There are anv nuuiher ill throws which could be described, hur one of the simplest and mast effective is the good old "f:IyiJlg mare." It tan be !l1lpjied S'\dftly by grasping your npponent's rig'he wrist 'with Loth hands, stepping io with ) OlU' .right foot, and hril1ging h i~ arm over your right shoulder II ith the hinge joint of hiselbow up. In this position, you wiJl have a firm gmsp of his arm 011 which pressure will he exerted against the binge resting on your shoulder so char any sudden downward movement of yow: body combined with a quick back thrust of your hips will send him sailing through [he air. If he doesn't go) his arm will break from rhe leverage exerted, and he cal] be Jinisbed oEIl 111 some other ""'Jy. The flying mare used with rhe elb(nv hinge in [he reverse of the above described method has been used in wrestling circles for yeal'sas 11 spectacular type of throw. If ;mu are w(teking on ::t hard surface, in place of letting' !!(J or your 0}1ponenr, Ai P him over your shoulder, maintain .1 our held upnn Ius aL1j1 after the throw and briog him down on his beadandshonlders at your feet with a .resuleant concussion or neck fracture when 11e Strikes rhe ground.

Wrist Throw

The wrist throw should he mentioned here because it has several practical applications. Its most practical use would he in a situation where a man has reached our and grabhed your shirr or coat lapel wirh his right hand, "Vitll your left hand reach over to the inside of vrhc gnlsping hand and place yom left rhumb In the back of his hand across the srna 1 L 1m-Dekle bones. Your lingers will p:1SS underneath the palm of his hand. '~'1[11 your hand in this position, twist his hand sharply back toward him ~Jnd to his right and force ir toward a pnint on rhe ground three or four feet from his right foot: He will immediately be forced to go til the

I, I r.: ! 1 It l. I I k I I- E D


Ab ... ; Initial 9,lp 1'4 .. ,. hUmb .lon9 h ec k .. r _""dJ •• ,

.. I .... t hglnn:n", ,,' p'."u,. by banding hood b.,~ tol'ord ol'p"n~rrt and t-><hlr"g eut ,



Compl.tion of wrhl


Follow through by holdln'il on to wrhl. and k',king tompl •.

ground and from there you can either release your hold 115 he goes down or retain your hold upon his 'hand, pulling his Ann ant straight ab ur his head as he goes down. and lcicldng him in the temple with your foot. In many cases particularly when there is a great difference in ize Qf opponents, it is advisable after making rhe initial hold \\ ith ~+our lefr hand to use your right to give additional pressure and leverage to complete the throw. The SAme Il~structions can be applied by doing JUSt the opposite in case of a left-handed procedure,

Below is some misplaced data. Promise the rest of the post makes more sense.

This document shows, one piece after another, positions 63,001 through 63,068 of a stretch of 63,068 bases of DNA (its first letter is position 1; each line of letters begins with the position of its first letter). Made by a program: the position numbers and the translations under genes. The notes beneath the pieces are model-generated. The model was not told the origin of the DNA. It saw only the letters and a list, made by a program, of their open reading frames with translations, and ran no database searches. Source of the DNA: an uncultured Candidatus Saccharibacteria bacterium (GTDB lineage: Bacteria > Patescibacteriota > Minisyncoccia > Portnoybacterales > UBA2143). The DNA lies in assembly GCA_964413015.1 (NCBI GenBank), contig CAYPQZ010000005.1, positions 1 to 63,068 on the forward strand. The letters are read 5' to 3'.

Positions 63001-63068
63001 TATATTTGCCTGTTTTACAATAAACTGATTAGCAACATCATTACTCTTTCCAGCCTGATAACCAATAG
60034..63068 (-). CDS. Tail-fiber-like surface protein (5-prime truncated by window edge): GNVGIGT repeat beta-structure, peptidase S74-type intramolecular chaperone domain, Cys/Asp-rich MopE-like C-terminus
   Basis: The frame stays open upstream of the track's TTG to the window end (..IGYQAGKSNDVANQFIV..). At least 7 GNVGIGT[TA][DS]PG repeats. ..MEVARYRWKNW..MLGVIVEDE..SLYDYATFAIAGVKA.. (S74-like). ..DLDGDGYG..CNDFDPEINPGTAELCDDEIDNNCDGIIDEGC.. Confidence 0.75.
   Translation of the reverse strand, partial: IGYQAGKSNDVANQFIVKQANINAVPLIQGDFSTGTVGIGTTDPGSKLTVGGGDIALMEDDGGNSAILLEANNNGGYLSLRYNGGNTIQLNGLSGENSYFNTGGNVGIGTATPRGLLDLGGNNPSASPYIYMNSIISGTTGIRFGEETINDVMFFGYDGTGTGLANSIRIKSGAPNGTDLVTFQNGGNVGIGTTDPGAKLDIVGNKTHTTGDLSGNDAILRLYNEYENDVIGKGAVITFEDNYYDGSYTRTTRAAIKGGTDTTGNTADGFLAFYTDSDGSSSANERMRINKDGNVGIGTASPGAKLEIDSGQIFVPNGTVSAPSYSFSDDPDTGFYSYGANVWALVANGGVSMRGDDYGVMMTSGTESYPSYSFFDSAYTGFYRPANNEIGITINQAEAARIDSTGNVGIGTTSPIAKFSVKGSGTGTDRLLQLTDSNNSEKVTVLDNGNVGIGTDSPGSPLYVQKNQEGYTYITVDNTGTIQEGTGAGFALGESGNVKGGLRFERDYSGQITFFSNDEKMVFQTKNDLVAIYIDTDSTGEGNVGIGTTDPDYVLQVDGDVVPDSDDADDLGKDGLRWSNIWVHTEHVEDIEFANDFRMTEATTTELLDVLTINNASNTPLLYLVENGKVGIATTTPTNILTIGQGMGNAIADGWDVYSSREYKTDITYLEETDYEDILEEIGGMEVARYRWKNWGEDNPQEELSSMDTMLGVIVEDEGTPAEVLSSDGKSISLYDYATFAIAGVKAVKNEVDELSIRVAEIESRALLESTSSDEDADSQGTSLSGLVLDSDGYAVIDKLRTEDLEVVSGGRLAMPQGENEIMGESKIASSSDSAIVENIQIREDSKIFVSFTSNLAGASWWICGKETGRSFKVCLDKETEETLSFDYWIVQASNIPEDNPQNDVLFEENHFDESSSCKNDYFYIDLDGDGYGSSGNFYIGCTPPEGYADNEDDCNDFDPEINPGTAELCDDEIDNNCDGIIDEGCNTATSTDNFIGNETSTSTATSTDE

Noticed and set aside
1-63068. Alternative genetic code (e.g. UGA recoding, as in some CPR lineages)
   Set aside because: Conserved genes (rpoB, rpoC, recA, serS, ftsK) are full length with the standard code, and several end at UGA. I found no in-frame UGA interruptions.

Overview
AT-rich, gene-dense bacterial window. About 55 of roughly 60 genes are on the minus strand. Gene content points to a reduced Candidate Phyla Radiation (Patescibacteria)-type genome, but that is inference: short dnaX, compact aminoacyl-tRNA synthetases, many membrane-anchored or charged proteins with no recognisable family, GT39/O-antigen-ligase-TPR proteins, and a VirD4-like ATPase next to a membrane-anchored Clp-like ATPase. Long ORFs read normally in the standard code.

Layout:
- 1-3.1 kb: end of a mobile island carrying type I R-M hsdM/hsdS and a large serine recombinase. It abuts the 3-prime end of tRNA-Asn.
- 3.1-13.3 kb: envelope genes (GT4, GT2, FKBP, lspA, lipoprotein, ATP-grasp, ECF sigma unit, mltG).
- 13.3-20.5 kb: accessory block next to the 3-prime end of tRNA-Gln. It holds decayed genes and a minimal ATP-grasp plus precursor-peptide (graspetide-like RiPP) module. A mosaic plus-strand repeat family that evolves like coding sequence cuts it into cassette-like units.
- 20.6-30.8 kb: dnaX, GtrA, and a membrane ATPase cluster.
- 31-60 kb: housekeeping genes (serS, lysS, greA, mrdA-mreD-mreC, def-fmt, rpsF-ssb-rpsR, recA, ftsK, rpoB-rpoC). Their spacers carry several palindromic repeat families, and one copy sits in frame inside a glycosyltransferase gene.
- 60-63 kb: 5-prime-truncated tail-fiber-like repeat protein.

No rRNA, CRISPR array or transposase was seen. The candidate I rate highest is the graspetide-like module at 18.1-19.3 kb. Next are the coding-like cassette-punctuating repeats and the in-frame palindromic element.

The subject of "come-alongs" or a means of bringing in II captive is a large and varied one, but no such hold yet

levelopetl that is applied by bare hands can be maintained SlJccessfully over long periods of time without being weakened ~o such nn extent that it may be broken by he captive, It ts true hat in some of the escapes from these corne-alongs, the victim 'Will hurt himself, but at the same time if h is desperate enough, rhat will nor deter him from an attempt to escape. The only way to keep a prisoner being taken in


by come-along methods over any distance with no danger of his escaping is to keep him in a perpetual state of semiconsciousness by edge of the hand blow on the neck, short jabs on the dun, or any mean which will keep his mental processes foggy. It is well to take his fl-ee hand and stick it down inside his belt to help prevent possible escape attempts.

The most effective of all come-alongs, particularly when you are forced [0 walk a man a long distance and keep him under control is the fonowing: Yon are facing yonr opponear who has arms hanging at his sides and as the come-along' is not an attack, you have already subdued

Thumb cerne "long! InItial grip across back or of'f'"nent'. nand.

him rc a point where he is submissive. With your l'ight hand outstretched, palm up, grasp his left band on the back, with your hand holding across the back of his .fingersWith, your left hand, reach over on the outside of your prisoner's left elbow and pull it toward your right foot to a point where you are directly opposite the victim. Yon will find that the victim's left elbow will be next to your body with your right elbow between his arm and his body. Yon have




Ide,,1 I"Hlal grIp: hooking thumbs.

not changed your grip from its initial application during this process. By k-eeping his elbow close to yom body and locked in place by your right arm and raising his forearm to a vertical position, you have a very effective come-along which is maintained by twisting his hand and wrist toward you at any sign of rebellion. By applying a few pounds pressure on the wrist, you can raise your victim on his toes and it is by this means that you will know that he is completely under your control. This come-aleng has the advantage of allowing you in most cases to be able to maintain sufficient pressure with one hand to enable you to walk along with a weapon 0.1' some other implement in your left. This application can be reversed £01" the purpose of leaving your right hand free if desirable. Ideally the initial grasp on the victim's hand should be done by hooking thumbs, as illustrated. Due to poor light, gloves. weather etc., this can not always be done easily. You can change to the thumb position once the bold is applied if you so desire.

Another come-along which bas a great deal of merit is the arm lock. Properly applied, this lock makes a hold sufficiently